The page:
Death toll from weekend massacre by Boko Haram in Nigeria 110, not 43: UN
Publish- November 30, 2020, 10:14 PM
UNB NEWS - UNB NEWS
People attend a funeral for those killed by suspected Boko Haram militants in Zaabarmar, Nigeria, Sunday, Nov. 29, 2020. Photo: AP
At least 110 people were killed in the weekend attack on farm workers in northeast Nigeria by Boko Haram, the UN humanitarian coordinator in the country said on Sunday, making it the deadliest raid on civilians this year in the country.
“At least 110 civilians were ruthlessly killed and many others were wounded in this attack,” Edward Kallon said in a statement after initial tolls indicated 43 and then at least 70 dead from the massacre on Saturday by suspected Boko Haram fighters.
“The incident is the most violent direct attack against innocent civilians this year,” Kallon said, adding: “I call for the perpetrators of this heinous and senseless act to be brought to justice.”
The attack took place in the village of Koshobe near the main city of Maiduguri, with assailants targeting farmers on rice fields. The Borno state governor, Babagana Umara Zulum, attended the burial on Sunday in the nearby village of Zabarmari of 43 bodies recovered on Saturday, saying the toll could rise after search operations resumed.
The assailants tied up the agricultural workers and slit their throats, according to a pro-government anti-jihadist militia. The victims were among labourers from Sokoto state in north-west Nigeria, about 1,000km (600 miles) away, who had travelled to the north-east to find work, it said. Six others were wounded in the attack and eight remained missing as of Saturday.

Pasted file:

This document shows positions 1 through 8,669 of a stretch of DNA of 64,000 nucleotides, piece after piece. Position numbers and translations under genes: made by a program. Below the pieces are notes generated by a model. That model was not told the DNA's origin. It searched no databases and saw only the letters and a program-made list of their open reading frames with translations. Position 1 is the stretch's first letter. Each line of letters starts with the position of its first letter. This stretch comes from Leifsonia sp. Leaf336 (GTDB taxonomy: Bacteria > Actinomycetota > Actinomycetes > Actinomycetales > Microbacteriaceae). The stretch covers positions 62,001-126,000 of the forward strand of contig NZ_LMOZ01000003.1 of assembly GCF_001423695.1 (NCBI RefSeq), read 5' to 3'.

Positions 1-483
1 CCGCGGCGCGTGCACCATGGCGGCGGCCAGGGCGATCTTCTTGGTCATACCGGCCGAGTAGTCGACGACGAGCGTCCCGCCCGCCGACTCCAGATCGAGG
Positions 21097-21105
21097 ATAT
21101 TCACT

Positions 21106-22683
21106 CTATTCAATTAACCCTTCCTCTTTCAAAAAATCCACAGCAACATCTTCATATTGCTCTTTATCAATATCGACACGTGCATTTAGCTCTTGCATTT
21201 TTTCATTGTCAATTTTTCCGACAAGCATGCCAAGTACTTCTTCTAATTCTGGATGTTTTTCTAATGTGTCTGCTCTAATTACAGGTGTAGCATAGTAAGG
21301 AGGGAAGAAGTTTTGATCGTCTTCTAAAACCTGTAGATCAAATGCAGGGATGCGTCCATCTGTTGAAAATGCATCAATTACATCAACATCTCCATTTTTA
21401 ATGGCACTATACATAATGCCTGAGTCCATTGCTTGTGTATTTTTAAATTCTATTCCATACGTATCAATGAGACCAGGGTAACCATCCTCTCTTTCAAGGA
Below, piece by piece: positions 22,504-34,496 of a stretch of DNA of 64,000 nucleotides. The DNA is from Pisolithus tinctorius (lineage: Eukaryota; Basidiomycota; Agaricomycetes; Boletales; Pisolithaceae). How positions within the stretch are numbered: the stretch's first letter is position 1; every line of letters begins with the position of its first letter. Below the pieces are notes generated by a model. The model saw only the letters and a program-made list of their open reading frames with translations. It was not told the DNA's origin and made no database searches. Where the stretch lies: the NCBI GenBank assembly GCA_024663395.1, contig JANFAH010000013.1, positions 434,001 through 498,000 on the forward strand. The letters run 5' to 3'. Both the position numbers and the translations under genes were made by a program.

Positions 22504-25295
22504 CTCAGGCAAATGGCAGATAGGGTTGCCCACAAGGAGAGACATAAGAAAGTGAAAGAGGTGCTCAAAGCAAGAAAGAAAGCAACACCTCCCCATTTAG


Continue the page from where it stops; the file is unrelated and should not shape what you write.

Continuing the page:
Kallon cited “reports that several women may have been kidnapped”, and called for their immediate release and return to safety.
The Nigerian president, Muhammadu Buhari ,condemned the attack, saying: “The entire country has been wounded by these senseless killings.”
The attack took place as voters went to the polls in long-delayed local elections in Borno state. The polls had been repeatedly postponed because of an increase in attacks by Boko Haram and a rival dissident faction, ISWAP.
The two groups have been blamed for increasing attacks on loggers, farmers and fishermen, whom they accuse of spying for the army and pro-government militias.